This announcement was part of a broader talk on Cloud Robotics, which
was given by Ryan Hickman and Damon Kohler of Google, as well Ken
Conley and Brian Gerkey of Willow Garage. This talk discusses the
many possibilities of harnessing the cloud for robotics applications,
from providing capabilities like object recognition and voice
services, to reducing the cost of robotics hardware, to enabling the
development of user interfaces in the cloud that connect to robots
remotely. With the new rosjava library, ROS developers can now take
advantage of the Android platform to connect more easily to cloud services.
ROS just reached a new milestone: 100 public, open-source repositories! From top robotics research labs around the world to companies to hobbyists, these repositories hold the many contributions of the quickly growing ROS community. Back in November when we celebrated the third anniversary of ROS, we had just hit 52 repositories. In six months, that number has nearly doubled.
The 100th repository is rl-texplore-ros-pkg from the University of Texas at Austin and focuses on the area of reinforcement learning. We look forward to their contributions, along with the many other members of the ROS community that have helped us reach this milestone.
Tim Payne (aka UglyBuddha) has posted a guide on Instructables for building your own POLYRO (oPen sOurce friendLY RObot) using an iRobot Create, Kinect, Dynamixels, and Logitech QuickCams.
This is an instructable on building a relatively low-cost wheeled robot platform, for developing ROS applications. Think of ROS as an operating system for your robot (providing hardware abstraction, device drivers, libraries, visualizers, message-passing, package management, and more). THIS ROBOT IS NOT PLUG AND PLAY. ROS runs on Ubuntu, so you should feel comfortable working with Linux.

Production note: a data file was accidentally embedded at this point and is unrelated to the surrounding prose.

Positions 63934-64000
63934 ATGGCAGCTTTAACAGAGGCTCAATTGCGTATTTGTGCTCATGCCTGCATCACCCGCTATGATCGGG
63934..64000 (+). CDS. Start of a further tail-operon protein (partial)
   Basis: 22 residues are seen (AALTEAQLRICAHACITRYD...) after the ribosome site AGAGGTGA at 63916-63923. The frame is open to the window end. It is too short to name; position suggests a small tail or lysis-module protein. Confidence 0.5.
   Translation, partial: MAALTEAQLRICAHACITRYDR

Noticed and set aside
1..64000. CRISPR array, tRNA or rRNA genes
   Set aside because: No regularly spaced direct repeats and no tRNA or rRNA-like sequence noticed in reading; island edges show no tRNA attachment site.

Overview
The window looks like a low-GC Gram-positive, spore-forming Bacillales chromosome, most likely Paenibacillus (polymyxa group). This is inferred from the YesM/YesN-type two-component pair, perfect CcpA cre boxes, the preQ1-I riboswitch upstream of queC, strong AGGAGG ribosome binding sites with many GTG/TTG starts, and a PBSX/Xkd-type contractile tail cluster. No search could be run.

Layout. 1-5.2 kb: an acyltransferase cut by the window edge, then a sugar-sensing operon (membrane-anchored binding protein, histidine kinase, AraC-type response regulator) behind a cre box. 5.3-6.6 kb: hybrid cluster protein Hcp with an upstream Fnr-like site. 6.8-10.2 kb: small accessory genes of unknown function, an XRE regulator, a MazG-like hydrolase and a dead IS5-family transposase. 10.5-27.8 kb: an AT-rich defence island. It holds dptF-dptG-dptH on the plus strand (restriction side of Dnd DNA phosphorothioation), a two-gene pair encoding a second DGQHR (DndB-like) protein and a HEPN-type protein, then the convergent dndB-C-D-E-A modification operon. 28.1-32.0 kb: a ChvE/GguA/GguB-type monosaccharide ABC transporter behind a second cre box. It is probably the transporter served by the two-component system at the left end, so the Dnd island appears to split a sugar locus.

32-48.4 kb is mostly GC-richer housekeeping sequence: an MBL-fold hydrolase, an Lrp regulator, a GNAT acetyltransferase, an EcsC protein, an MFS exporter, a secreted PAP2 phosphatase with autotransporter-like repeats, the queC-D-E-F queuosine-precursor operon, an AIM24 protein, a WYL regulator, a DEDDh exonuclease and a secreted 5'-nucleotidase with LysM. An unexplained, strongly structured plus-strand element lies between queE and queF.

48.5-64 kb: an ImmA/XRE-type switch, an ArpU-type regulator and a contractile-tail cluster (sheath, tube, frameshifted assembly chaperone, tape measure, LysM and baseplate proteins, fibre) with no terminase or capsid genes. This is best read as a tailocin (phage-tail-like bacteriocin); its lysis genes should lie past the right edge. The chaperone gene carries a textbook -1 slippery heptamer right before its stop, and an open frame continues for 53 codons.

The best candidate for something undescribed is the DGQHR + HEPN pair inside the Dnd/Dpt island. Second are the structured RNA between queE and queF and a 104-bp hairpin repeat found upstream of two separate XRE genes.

POLYRO is based off of the TurtleBot platform (from the good folks at Willow Garage) and inspired a great deal by Pi Robot (developed by Patrick Goebel). I designed this platform with Human-Robot Interaction (HRI) in mind. This is the first of many future iterations, so check for updates to the design. Please keep an open mind when following this tutorial. Many of the parts and tools can be substituted (or purchased for less) and there are many improvements to be made. As always, when working with power tools use the proper safety equipment.
Announcement from David Lu of Washington University in St. Louis to ros-users
Today I am pleased to announce the release of 2 new stacks and 1 new
package as part of the Washington University repository.
First, the Polonius stack.
Polonius is a robot control interface designed for running Wizard of
Oz style experiments. This work was presented in poster form at
HRI2011, and was also used to control a short robot theatre piece we
put on last September, the video for which is being presented at the
Robots and Art workshop at ICRA next week.
Second, the motion_capture stack.
This contains our initial work at incorporating motion capture data
into ROS, initially just using the c3d data format. Tools for
analyzing this sort of data will be released in the future.
Third, a ROS Wiki documentation tool, roswiki_node.
This package contains code to make documentation a bit easier by
automatically generating the CS/NodeAPI code used on the wiki
automatically using your source code.